Want more inspiration? Then join our FREE Spark Your Learning Genius Fast Track online class. In this 30-minute class, you’ll learn a strategy that can help you quickly grasp new concepts and skills, and help save you hours of wasted mental energy and time using traditional methods.

3. They don’t know the best way to practice/revise in order to master a skill

From time to time you may have thought to yourself: “No matter how hard I practice or revise, I still don’t learn well.”

You may also have found yourself getting overwhelmed when there’s too much to learn or when things get too complicated or too difficult.

And then there is the common problem of not having enough spare time for practice and study.

What can you do about these things?

The Solutions

Use Deliberate Practice to Be Good at Almost Anything: What is Deliberate Practice? It’s a technique of breaking down the skill you want to acquire into separate components so you master each individual part of the skill. This technique shuns the idea of practicing something needlessly over and over again.

Read this article to get started: The Beginner’s Guide to Deliberate Practice

Learn Faster with a Feedback Loop: One of the best ways of learning fast and mastering any skill you want is to use a little-known technique called a Feedback Loop — a process whereby a learner gathers information about their performance and leverages it to optimize the quality of their learning style or methods.

A Feedback Loop is made up of 3 stages:

  1. Practice/Apply – This is the stage where you put what you want to learn into action.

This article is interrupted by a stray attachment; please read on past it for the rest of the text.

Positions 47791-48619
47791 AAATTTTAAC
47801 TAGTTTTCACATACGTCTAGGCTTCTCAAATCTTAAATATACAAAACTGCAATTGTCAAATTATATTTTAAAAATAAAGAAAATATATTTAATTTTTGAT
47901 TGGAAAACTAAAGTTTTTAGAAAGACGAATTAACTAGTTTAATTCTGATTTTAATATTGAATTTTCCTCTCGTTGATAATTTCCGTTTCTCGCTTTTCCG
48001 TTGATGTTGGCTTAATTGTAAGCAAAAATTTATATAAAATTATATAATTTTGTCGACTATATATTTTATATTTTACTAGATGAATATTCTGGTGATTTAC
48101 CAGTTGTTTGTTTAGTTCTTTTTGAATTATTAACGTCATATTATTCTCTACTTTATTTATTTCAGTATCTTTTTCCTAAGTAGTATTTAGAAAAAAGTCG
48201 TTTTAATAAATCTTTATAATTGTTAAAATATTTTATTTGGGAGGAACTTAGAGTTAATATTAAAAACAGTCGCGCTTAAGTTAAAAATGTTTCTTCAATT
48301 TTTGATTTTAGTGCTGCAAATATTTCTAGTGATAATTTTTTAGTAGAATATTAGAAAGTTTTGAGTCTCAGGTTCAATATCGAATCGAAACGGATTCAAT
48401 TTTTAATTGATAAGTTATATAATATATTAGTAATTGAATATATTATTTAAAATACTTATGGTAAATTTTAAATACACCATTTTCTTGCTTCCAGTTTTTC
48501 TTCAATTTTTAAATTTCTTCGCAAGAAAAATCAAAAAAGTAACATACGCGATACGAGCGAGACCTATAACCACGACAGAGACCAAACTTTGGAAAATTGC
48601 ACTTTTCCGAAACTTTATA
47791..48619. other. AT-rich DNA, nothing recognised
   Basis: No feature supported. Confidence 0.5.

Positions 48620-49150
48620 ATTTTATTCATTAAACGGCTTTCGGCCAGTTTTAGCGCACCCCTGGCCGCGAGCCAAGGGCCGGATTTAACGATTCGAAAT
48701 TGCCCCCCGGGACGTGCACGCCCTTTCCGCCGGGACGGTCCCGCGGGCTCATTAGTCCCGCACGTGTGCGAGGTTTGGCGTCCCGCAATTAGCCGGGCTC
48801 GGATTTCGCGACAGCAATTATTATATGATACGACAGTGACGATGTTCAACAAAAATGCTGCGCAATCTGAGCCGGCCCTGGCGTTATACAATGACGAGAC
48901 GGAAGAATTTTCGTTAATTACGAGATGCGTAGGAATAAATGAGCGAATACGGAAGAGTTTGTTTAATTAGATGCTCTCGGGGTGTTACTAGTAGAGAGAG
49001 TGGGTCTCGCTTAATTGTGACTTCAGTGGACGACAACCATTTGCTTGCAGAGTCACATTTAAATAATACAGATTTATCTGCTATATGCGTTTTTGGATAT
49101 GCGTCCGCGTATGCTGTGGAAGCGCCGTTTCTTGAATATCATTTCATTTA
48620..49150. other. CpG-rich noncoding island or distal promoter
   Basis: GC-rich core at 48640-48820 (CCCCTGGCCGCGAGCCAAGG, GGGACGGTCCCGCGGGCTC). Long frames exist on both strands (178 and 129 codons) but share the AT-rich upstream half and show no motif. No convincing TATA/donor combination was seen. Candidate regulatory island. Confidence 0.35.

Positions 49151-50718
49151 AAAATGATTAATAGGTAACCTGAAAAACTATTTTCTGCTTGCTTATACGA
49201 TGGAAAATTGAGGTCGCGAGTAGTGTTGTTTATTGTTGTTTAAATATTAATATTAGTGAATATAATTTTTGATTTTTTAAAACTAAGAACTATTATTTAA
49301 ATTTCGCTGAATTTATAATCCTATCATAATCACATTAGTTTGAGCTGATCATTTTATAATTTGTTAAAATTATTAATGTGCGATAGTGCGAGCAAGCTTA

2. Measure – This is the stage where you’re acquiring information about your performance. This is also the stage that learners typically ignore or do ineffectively.
  3. Learn – This is the stage where you analyze how well you performed, and make adjustments to improve and practice/apply again.

Feedback Loops can make a significant and positive difference to how you learn. It might be just what you need to turn your learning failures into successes!

If you need more information and inspiration then grab our The Secret Technique to Learning Anything Fast online workbook:

And after reading that, be sure to also check out our Learn Anything Fast Handbook. This handbook is a self-driven program for transforming your learning skills in a smart and efficient way.

More Resources to Help You Get Your Goals

Learning new things should be fun and rewarding. And as well as helping you expand your hobbies, it could also boost or even completely change your career.

For example, you might currently work in an office job, but fancy something more hands on. When you become a confident learner, you’ll be able to take – and pass – the courses you need to help you progress. Just image, you could retrain to be a mechanical engineer or a park ranger.

When you know how to learn fast and efficiently, a whole world of exciting opportunities will open up to you.

Want to learn more about learning? Including how to:

  • Design and build your own learning system optimized for your needs
  • Quickly master a new topic and ignore the noise by identifying key concepts
  • Systematically internalize new skills and make them a part of you

Then check out our comprehensive selection of Lifehack courses, vlogs and articles below: